POLICE Magazine

JUL 2018

Magazine for police and law enforcement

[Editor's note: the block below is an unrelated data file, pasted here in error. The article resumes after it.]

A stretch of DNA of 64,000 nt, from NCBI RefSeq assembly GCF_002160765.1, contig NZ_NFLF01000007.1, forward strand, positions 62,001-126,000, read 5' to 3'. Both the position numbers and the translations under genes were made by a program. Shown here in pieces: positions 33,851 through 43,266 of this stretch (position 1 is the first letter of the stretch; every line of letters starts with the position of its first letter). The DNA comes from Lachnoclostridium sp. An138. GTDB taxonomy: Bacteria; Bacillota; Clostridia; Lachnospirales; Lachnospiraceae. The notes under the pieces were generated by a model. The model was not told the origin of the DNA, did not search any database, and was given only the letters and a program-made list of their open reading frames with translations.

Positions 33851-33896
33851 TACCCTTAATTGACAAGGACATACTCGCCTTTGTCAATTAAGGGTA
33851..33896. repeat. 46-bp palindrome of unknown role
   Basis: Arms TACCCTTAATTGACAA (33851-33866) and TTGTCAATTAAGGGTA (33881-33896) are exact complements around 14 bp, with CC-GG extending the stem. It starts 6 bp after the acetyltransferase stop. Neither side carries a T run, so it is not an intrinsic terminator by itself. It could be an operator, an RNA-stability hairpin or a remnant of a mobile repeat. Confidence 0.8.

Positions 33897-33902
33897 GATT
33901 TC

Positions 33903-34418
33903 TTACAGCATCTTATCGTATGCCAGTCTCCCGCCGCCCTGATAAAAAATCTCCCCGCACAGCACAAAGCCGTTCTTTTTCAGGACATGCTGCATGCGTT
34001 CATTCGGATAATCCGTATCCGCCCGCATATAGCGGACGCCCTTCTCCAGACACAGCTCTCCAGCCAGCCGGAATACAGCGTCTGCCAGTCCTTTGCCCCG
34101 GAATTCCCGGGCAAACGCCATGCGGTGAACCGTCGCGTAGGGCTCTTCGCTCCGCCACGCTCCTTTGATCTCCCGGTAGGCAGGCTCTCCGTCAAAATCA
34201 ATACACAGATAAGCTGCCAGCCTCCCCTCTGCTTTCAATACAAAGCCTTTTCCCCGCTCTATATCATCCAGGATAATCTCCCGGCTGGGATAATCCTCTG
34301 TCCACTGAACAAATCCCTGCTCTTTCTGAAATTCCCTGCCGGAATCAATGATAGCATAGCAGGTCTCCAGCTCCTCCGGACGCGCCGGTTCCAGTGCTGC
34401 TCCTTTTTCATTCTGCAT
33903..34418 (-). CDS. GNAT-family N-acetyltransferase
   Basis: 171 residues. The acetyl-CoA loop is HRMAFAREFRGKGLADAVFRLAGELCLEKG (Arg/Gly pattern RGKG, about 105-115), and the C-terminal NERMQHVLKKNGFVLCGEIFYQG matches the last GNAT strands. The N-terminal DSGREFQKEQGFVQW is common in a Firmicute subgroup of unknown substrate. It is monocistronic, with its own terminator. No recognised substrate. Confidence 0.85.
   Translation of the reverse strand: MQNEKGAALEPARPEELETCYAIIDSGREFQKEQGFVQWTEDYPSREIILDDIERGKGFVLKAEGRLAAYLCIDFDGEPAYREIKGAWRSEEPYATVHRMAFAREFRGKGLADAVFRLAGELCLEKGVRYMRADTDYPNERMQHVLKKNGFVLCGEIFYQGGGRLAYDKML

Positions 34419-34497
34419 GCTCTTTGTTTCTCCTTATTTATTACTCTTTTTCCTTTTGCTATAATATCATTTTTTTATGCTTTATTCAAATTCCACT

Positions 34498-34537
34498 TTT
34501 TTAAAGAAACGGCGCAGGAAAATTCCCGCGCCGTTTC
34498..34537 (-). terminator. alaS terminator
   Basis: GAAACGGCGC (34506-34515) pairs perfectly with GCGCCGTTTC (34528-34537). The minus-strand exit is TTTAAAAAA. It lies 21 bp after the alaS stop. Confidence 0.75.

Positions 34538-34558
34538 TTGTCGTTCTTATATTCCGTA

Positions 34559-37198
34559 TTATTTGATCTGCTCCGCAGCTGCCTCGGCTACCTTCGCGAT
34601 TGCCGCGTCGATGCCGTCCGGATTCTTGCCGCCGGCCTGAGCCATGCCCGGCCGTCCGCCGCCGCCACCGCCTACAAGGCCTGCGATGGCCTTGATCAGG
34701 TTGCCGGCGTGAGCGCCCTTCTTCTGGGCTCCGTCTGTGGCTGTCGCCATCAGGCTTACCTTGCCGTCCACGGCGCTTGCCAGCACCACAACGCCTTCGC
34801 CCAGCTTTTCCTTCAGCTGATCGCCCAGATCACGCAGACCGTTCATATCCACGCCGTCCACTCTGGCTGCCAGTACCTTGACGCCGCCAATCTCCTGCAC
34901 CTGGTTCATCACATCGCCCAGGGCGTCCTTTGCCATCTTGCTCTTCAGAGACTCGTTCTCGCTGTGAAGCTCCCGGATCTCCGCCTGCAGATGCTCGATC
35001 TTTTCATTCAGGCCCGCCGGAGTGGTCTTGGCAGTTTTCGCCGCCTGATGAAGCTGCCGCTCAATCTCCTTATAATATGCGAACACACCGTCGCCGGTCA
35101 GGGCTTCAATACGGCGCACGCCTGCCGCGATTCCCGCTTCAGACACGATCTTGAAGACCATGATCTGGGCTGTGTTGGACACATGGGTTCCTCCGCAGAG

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THE DISPATCHER IS YOUR GUARDIAN ANGEL ON THE JOB; HELP HIM OR HER GIVE YOU THE INFORMATION YOU NEED TO PREVAIL. Dean Scoville ➔ The emergency dispatcher is the police officer's lifeline out in the field: coordinating resources, making notifications, running checks, and getting you help when and where you need it. When your butt is on the line, so is theirs. Sometimes the channels of communication are wide open and everything clicks. Information comes through just in time to avert disaster. Suspect descriptions are spot on. Officers speak in per- ceptible tones and dispatchers return information with lightning speed and accuracy. But things don't always run as smoothly as both sides would hope. Sometimes external factors—bad radio reception, stepped on transmission traffic, and the inexplicable delay between a request and an answer—make communication less than effective. Communication, particularly in law enforcement, is a two-way transmission. With that in mind, here are some things that dis- patchers say you can do to help them communicate the critical in- formation that you need in the field. 16 S P E C I A L R E P O R T • M I S S I O N C R I T I C A L C O M M U N I C AT I O N S PHOTOS: AMAURY MURGADO Want You to What Dispatchers 1 THAT LOUSY CALL IS NOT THEIR FAULT In larger departments, dispatchers have little or no discretion about which calls they handle. If they get a request for an offi- cer to be sent to a location, they send one. True, they can make alternative suggestions to the caller. And where they are given some latitude, they can screen away some of the extraneous sit- uations with relative ease. e guy who advises that he's out of toilet paper and asks for an officer to help him is not going to get that help. e woman with the spider in the motel room is also not going to see you. Nor will you be talking to the young woman who wants you to roll on a custody dispute, then iden- tifies the involved father as "Adolph Hitler." Dispatchers use their best judgment to the extent that we are allowed to avert calls that you will never even hear about. 2 BE PATIENT Dispatchers are juggling other things. So don't expect them to automatically jump at your beck and call. Cindra Dunaway, state certified public safety telecommunicator/training officer for the Lee County (Fla.) Sheriff's Office, says there can be as high as a 1:40 ratio of dis- patchers to field units. "Recognize that there is a lot going on behind the scenes while you are waiting for a response. e informant may be speaking to a 911 operator, who relays that information to me, while I'm typing the information for you," she says. "ere may be a politically sensitive issue involved that you may not be aware of, or an officer safety concern that may be dangerous to broadcast. Remember that we're in the same boat as you are: doing more with less. While there may not be as many of us as there once was, we are expected to do more." 3 LET THEM KNOW WHERE YOU ARE Dispatchers are your lifeline. But if they don't know where you are, all the cries for help in the world are not going to help you. Let your dispatchers know when and where you are conducting some manner of investigation. Tell them who you are dealing with and clue them in to the nature of the problem. Sometimes that may be enough for a dispatcher to recognize that you need assistance, even if you don't feel comfortable making the request. Dunaway notes that, "We don't know where 'by the red car' is. Unless you tell us where you are, it makes our job that much more difficult and stressful." 4 KNOW YOUR CODES If the radio code you used while requesting a tow truck actually means fire, don't blame the dispatcher if you see a bright red engine pull up.

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